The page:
Normal Distribution Business Processes Descriptive Essay
After explaining what a normal distribution is, name and explain three business processes that can be described by a normal distribution.
The shape of the graphic normal distribution is an upside-down bell. The very middle line represents the mean. The standard deviation sits on the X-axis away from the mean. When the standard deviation gets closer to the mean, the curve gets steeper; likewise, when it gets far, the curve turns to flatten.
The normal distribution represents how the sample values deviate from their mean. Larger is the standard deviation, more different are the sample values from their mean. This conception could be widely applied to many business processes. For instance, it is used to measure the risk of a stock. When the standard deviation gets bigger, it means volatility and associated risk turns higher.
It could also be used in Six Sigma. When the processing engineer tries to measure how a machine or process performs. They can employ normal distribution as well. When the standard deviation turns to be smaller, their effort would most likely be paying off. HR is another field where the normal distribution is widely used. We could use it to dynamically demo how the salary expense is distributed within the organization, protecting fairness and team morale.
“Lesson 4” (2020). California Institute of Advanced Management. https://ciam.instructure.com/courses/457/files/341176/download?wrap=1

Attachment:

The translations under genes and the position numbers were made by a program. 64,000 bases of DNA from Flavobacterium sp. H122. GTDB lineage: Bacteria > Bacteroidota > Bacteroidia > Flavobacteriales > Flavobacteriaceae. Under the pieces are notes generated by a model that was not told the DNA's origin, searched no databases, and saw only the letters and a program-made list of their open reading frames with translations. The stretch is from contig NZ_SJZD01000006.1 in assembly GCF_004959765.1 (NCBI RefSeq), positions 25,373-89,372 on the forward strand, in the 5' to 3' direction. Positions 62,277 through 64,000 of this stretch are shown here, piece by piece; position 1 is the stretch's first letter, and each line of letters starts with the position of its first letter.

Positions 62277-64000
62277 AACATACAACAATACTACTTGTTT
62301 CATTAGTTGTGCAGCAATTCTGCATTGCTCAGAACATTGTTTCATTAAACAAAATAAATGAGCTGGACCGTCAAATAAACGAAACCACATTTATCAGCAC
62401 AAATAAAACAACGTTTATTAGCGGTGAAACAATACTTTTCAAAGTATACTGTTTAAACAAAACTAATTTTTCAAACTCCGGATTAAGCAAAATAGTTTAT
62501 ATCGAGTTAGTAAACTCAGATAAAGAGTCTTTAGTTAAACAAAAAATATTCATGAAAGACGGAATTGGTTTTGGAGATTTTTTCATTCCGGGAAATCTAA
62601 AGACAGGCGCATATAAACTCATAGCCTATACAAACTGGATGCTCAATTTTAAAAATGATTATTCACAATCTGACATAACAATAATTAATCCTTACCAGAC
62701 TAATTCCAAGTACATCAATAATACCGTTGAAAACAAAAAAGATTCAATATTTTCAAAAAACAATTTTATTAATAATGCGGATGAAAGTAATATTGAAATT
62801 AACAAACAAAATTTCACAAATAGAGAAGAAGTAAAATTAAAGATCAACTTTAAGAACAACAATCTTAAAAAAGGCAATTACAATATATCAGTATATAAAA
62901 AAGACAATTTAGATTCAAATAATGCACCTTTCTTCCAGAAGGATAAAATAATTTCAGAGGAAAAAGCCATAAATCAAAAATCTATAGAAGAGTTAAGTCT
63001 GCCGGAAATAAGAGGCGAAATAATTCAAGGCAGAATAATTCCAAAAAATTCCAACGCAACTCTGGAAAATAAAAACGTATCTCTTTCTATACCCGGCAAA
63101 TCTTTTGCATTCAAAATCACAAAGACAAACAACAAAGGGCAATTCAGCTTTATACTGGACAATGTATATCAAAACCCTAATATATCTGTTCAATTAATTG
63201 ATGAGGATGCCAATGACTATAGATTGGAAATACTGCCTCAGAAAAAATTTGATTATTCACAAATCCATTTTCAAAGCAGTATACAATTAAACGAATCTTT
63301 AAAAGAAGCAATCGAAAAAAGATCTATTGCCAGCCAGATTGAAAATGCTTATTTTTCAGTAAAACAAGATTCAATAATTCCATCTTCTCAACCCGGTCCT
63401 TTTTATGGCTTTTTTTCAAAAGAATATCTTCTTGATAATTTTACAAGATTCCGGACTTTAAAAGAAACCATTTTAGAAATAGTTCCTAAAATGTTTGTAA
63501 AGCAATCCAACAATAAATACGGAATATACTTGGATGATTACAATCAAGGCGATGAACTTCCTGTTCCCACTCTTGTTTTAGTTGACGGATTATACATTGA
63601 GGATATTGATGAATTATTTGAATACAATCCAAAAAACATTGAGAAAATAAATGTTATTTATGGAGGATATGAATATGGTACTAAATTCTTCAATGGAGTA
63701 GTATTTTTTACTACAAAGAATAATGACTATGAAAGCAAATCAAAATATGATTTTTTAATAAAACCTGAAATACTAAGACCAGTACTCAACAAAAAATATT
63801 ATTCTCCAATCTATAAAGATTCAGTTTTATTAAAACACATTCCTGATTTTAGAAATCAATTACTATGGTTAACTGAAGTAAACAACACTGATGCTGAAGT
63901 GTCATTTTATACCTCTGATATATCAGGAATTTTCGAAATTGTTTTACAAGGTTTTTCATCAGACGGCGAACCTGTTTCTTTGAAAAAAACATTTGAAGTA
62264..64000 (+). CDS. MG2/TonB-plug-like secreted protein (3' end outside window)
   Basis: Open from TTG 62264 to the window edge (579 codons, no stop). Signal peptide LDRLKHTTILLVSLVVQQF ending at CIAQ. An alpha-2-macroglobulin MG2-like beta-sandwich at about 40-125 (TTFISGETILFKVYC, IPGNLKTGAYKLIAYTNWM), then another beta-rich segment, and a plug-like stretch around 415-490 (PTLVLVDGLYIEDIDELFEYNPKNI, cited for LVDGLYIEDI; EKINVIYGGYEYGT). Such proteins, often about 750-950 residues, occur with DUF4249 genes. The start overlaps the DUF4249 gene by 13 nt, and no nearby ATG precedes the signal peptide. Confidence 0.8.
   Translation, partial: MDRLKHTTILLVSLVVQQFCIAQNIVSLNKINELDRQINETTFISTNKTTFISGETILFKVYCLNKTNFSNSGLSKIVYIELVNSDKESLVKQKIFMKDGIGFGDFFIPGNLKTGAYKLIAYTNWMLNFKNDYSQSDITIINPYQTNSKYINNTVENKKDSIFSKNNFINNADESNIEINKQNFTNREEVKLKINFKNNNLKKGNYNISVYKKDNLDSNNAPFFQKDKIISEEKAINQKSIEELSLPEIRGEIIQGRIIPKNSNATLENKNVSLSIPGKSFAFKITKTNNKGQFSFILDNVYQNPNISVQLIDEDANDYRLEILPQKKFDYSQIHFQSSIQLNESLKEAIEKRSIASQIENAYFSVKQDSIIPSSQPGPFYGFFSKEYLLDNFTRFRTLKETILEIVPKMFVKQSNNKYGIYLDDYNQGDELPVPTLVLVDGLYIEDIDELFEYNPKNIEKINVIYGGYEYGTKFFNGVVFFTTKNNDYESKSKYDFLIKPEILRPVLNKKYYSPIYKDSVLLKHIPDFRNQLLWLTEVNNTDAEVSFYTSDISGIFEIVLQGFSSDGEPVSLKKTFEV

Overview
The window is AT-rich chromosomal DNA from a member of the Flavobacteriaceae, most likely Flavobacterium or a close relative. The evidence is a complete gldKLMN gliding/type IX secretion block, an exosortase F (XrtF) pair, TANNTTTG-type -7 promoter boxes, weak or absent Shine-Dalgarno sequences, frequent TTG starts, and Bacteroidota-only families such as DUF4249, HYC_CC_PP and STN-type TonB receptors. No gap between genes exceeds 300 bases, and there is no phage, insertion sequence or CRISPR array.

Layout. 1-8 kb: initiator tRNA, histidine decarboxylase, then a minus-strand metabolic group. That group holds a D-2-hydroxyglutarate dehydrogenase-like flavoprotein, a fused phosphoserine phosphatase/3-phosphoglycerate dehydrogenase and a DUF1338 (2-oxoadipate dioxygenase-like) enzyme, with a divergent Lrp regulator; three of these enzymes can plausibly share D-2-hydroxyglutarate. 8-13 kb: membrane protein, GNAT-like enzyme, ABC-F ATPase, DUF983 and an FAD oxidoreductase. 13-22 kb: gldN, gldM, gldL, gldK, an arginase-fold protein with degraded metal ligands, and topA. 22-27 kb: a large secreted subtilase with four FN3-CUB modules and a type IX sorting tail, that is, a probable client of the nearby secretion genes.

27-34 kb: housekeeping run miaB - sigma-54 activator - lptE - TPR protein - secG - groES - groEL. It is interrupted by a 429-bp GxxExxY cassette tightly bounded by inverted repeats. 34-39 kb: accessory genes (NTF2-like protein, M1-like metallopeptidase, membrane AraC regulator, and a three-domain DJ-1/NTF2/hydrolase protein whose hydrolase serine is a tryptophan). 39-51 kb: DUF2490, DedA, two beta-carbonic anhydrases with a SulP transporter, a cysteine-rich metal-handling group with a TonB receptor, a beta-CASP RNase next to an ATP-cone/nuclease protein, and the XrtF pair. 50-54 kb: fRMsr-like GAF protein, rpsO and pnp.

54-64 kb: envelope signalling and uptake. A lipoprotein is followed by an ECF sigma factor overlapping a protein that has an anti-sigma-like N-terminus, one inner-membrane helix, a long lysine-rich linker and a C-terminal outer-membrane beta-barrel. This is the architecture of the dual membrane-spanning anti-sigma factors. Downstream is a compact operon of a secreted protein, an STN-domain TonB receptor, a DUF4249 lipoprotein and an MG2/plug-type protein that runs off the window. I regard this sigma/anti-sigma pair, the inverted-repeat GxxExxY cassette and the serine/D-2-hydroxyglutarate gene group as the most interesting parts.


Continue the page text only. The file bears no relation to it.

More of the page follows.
The normal distribution is a probability function that demonstrates how the values of a variable are distributed evenly around the mean (Frost, n.d.). It is symmetric because most of the observations cluster around the central peak and the probabilities for values further away from the mean taper off equally in both directions. Extreme values in both tails of the distribution are similarly unlikely. Data near the mean are more frequent in occurrence than data far from the mean. In graph form, normal distribution will appear as a bell curve (Chen, 2020). It has the following features:
- symmetric bell shape
- mean and median are equal; both located at the centre of the distribution
- ?68% of the data falls within one standard deviation of the mean
- ?95% of the data falls within two standard deviations of the mean
- ?99.7% of the data falls within three standard deviations of the mean
The normal distribution can be applied to many areas of business administration:
- Modern portfolio theory (MPT) often assumes that the return of a diversified asset portfolio is normally distributed. MPT offers a systematic mathematical approach which aims to maximize a portfolios expected return for a given amount of portfolio risk by selecting the proportions of various assets (Costa et al., 2015; Seth, 2019).
- The normal distribution curve is one of the most important statistical concepts in Six Sigma. In Six Sigma, variations are typically modelled with the bell-curve normal distribution, which visualizes the variation in a dataset. The central idea behind Six Sigma is measuring the number of “defects” in a process and figuring out how to eliminate them in order to get the process more in line with its goal (Roseke, 2020).
- The normal distribution can also be used for inventory forecasting. Applying normal distribution analysis to inventory produces forecasts and estimates based on previous performance of business clients and suppliers, refining the way a business predicts its future business activity.